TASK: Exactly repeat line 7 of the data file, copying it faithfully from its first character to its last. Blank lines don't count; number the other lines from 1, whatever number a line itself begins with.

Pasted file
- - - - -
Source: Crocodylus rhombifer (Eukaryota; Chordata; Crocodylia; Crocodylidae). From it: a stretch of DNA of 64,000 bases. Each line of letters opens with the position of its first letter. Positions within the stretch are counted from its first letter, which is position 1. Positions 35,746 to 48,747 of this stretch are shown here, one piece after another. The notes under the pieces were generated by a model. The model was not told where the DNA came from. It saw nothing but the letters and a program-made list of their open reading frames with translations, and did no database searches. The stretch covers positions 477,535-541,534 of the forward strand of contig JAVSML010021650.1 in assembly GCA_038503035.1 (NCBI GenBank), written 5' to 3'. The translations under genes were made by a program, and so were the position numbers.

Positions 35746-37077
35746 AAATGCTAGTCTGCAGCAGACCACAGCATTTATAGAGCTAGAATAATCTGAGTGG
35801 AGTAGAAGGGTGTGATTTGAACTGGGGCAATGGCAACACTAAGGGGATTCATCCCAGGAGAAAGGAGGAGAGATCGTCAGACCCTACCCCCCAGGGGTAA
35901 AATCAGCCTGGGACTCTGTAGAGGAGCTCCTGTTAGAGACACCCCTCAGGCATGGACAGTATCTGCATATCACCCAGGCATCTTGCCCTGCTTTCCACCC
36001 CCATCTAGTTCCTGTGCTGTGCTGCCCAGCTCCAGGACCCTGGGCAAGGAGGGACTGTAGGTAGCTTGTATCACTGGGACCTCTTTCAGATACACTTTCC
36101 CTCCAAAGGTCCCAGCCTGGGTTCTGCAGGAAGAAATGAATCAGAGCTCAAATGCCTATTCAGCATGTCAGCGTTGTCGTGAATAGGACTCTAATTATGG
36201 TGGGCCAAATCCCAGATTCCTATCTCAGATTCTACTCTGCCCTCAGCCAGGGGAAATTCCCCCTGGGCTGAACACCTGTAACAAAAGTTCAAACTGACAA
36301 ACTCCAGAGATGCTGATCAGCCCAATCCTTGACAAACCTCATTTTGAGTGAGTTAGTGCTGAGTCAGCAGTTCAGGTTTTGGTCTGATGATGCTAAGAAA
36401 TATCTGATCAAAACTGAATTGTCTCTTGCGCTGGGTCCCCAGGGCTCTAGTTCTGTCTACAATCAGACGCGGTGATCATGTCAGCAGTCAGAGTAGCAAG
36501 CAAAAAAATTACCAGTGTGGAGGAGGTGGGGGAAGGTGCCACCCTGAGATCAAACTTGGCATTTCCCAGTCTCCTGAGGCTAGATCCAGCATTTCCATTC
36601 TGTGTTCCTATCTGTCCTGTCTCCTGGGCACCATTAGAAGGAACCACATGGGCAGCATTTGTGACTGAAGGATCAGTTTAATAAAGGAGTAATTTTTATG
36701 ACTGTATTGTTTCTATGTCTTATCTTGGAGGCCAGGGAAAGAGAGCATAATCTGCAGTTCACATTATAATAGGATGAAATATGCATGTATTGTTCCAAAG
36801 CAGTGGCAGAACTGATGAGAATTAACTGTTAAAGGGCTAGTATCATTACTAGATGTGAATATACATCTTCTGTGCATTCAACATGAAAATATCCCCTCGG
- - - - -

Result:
36101 CTCCAAAGGTCCCAGCCTGGGTTCTGCAGGAAGAAATGAATCAGAGCTCAAATGCCTATTCAGCATGTCAGCGTTGTCGTGAATAGGACTCTAATTATGG